Prosecutors want to use 55 songs against YNW Melly in retrial. Which are on the list?

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YNW Melly’s hit single “Murder on My Mind” topped Billboard charts in 2019. Now, the Florida native’s viral song could be front and center in his double murder retrial in 2024.

Last week, prosecutor Alixandra Buckelew filed a list of 55 songs, four album covers and 18 audio files that could be included in the retrial, which is expected to begin in February. Melly’s legal team asked Broward Circuit Court Judge John Murphy to bar prosecutors from introducing songs, music videos and lyrics into the case.

Defense attorney Raven Liberty told the Miami Herald that three years ago, the Broward State Attorney’s Office assured the defense that Melly’s lyrics wouldn’t be used against him.

But the state, in a response filed in court Saturday, said no such agreement existed — and even if it did, it was voided when former prosecutor Kristine Bradley was ousted from the case.

READ MORE: Could lyrics be used against YNW Melly in double murder retrial? Prosecutors will try

In the filing, the state said it altered its strategy “as opposed to reading a script from the first trial,” the filing said. The prosecutors also said that concerns related to lyrics can be addressed when the rapper’s legal team questions pre-selected jurors in January.

“These are the defendant’s own songs, and as such, are clearly on notice of them,” the filing said. They are the defendant’s own words and therefore amount to an admission and/or adoptive.”

A hearing on the issue will be held Monday before Judge Murphy. Here’s what to know about the 55 songs in prosecutors’ proposed evidence list.

‘Murder on My Mind’ nabs No. 1 spot

Topping the prosecutors’ list was Melly’s double-platinum song “Murder on My Mind,” which features a grim retelling of an unintentional homicide over a blend of emotional piano riffs and hip-hop beats. Fans, experts and critics of the practice long speculated over whether or not the hit song would be used against the rapper in his double murder case.

Melly dissected the song in a 2018 video with Genius, a media outlet that posts song lyrics and frequently interviews artists about the meaning of their music.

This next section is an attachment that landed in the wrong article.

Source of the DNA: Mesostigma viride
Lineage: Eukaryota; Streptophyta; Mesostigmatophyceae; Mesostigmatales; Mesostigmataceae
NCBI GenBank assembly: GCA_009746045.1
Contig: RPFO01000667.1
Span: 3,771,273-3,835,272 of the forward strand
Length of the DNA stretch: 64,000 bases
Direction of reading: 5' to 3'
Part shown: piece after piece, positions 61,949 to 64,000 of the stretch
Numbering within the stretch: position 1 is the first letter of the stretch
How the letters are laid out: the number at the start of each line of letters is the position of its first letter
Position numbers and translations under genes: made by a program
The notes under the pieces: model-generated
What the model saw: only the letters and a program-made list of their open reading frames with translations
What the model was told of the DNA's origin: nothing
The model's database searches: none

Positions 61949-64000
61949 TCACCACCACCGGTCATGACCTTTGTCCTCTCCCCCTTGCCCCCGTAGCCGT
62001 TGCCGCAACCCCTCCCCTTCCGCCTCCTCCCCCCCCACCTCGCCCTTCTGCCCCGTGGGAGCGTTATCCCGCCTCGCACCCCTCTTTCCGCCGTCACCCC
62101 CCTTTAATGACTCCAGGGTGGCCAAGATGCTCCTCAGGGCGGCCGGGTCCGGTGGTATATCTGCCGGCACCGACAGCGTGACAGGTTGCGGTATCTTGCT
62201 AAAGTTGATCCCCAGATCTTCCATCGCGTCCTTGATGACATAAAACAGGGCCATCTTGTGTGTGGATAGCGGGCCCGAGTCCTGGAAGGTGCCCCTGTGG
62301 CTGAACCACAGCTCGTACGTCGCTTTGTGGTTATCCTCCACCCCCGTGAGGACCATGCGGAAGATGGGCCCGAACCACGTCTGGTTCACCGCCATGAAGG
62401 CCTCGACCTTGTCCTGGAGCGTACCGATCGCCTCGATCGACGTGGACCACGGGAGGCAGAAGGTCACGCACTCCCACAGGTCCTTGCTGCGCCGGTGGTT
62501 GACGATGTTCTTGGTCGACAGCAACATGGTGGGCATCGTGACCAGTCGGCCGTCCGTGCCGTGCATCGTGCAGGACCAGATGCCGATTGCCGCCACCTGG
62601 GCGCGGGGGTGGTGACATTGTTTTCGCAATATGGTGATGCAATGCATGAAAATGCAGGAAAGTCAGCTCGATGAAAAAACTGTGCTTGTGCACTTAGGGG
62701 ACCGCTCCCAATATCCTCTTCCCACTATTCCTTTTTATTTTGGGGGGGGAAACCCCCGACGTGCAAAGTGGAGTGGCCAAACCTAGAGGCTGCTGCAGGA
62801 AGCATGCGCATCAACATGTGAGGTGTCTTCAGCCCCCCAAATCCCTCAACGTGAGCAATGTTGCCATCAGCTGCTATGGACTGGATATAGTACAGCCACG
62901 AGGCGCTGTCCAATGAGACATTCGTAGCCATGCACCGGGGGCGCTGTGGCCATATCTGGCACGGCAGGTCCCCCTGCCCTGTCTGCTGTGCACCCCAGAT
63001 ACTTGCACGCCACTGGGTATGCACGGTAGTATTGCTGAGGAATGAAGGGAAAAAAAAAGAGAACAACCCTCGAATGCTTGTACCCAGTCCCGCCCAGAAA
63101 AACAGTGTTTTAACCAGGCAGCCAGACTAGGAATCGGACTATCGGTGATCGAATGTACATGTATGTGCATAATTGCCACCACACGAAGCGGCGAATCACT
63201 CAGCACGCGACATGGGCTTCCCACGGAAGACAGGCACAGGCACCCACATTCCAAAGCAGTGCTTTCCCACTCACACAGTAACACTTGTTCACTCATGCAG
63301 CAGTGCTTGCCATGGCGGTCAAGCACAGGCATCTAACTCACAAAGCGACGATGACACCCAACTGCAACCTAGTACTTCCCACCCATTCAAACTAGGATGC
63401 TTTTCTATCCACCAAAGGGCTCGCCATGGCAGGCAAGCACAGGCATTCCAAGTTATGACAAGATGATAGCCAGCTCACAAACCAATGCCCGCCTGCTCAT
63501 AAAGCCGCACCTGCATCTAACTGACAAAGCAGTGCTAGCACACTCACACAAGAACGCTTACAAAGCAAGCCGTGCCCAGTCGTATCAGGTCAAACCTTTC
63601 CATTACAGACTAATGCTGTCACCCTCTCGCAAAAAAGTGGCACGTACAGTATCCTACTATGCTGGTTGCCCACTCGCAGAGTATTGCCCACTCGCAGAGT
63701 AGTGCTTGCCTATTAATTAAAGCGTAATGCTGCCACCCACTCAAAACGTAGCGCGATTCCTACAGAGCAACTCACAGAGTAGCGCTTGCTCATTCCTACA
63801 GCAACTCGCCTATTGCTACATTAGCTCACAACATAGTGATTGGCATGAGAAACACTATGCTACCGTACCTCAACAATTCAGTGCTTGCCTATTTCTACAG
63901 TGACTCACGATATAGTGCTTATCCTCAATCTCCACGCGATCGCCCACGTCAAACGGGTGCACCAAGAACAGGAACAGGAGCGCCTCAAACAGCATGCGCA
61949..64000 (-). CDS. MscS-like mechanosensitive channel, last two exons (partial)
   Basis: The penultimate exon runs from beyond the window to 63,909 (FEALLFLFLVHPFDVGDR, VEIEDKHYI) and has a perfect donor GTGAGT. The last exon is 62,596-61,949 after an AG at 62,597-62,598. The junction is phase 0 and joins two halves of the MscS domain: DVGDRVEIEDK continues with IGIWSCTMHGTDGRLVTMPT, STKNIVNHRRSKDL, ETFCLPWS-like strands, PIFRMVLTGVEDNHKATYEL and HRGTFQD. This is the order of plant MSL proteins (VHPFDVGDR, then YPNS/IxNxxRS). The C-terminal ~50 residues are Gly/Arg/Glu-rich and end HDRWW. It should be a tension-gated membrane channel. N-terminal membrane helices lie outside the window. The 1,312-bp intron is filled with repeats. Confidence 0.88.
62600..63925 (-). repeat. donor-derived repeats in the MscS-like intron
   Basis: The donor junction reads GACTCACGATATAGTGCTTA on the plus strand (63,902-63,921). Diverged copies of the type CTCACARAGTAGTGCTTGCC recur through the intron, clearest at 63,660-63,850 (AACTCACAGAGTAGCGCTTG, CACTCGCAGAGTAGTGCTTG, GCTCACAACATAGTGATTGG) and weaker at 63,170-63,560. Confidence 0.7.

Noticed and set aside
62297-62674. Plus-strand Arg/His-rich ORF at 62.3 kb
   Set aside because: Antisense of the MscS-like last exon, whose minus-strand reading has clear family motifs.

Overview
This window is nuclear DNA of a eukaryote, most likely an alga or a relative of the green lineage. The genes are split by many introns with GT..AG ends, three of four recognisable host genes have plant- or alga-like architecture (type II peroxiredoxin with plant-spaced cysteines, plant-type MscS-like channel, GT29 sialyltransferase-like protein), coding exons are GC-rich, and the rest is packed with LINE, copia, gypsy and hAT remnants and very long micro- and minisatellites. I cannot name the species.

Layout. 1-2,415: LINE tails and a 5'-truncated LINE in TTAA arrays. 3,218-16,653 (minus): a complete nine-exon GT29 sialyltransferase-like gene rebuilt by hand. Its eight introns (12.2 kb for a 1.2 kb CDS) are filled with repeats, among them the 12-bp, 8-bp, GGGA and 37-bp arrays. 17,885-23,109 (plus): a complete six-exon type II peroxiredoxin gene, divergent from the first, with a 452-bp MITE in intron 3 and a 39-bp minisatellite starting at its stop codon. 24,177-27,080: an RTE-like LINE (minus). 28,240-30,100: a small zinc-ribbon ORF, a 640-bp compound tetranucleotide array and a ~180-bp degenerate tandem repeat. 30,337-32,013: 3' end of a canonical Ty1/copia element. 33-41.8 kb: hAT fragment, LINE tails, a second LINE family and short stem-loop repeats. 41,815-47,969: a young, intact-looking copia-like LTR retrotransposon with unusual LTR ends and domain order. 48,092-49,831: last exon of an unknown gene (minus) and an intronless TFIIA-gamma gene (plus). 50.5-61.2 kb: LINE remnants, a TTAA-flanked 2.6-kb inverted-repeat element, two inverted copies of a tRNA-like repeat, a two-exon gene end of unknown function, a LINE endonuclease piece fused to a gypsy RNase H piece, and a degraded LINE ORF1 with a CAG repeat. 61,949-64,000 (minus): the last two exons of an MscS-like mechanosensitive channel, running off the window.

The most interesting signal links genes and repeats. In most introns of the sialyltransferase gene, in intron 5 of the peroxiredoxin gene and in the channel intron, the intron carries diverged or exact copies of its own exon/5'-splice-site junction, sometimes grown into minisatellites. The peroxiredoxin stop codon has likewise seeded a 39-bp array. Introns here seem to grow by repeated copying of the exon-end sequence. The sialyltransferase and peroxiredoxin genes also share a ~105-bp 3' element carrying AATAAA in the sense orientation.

In the video, Melly recounted writing the song while in jail in an unrelated case. He credited “Melvin” — his artistic persona — with inspiring the song’s violent themes.

“I’m a p---y murderer. I murder the vagina, and I murder the beat,” Melly said during the interview. “I am not no human murderer.”

What songs could be used as evidence?

The proposed evidence list includes songs from each of the rapper’s four albums: “Just a Matter of Slime,” “Melly vs. Melvin,” “We All Shine,” and “I Am You.” The state seeks to admit those album covers into evidence, too.

Some of the songs on the list include: “223’s” (2019); “Mama Cry” (2018) and “Virtual (Blue Balenciagas)“ (2018).

But some are more obscure. Seven are from the rapper’s 2017 “Collect Call EP.” Seven others are either unreleased or singles, according to the Miami Herald’s analysis of the song list.

And 7 others aren’t even Melly’s; he’s either featured in the song or mentioned in the lyrics. Some of those include “Brazy” by Fredo Bang; “Free Melly” by YNW BSlime, Melly’s younger brother; and “Rollin” by King Von.

Seventeen of the songs on the list were released before the murders, according to the analysis. Twenty-seven were released after Melly was arrested on first-degree murder charges. He has been in the Broward jail since February 2019.

While the rapper has released music behind bars, it’s unknown how long ago some of those songs were written and recorded.

Rap lyrics in court?

The Miami Herald on Sunday released an in-depth project about the use of rap lyrics in courts. For more, read the stories below:

Is rap on trial? How lyrics can be used against rappers in courtrooms

Mac Phipps was a rising rap star. Did his lyrics put him behind bars for two decades?

In Florida and across the U.S., here’s where — and how — rap lyrics have made it to court

Art or evidence? Closest U.S. Supreme Court has looked at rap lyrics is for ‘true threat’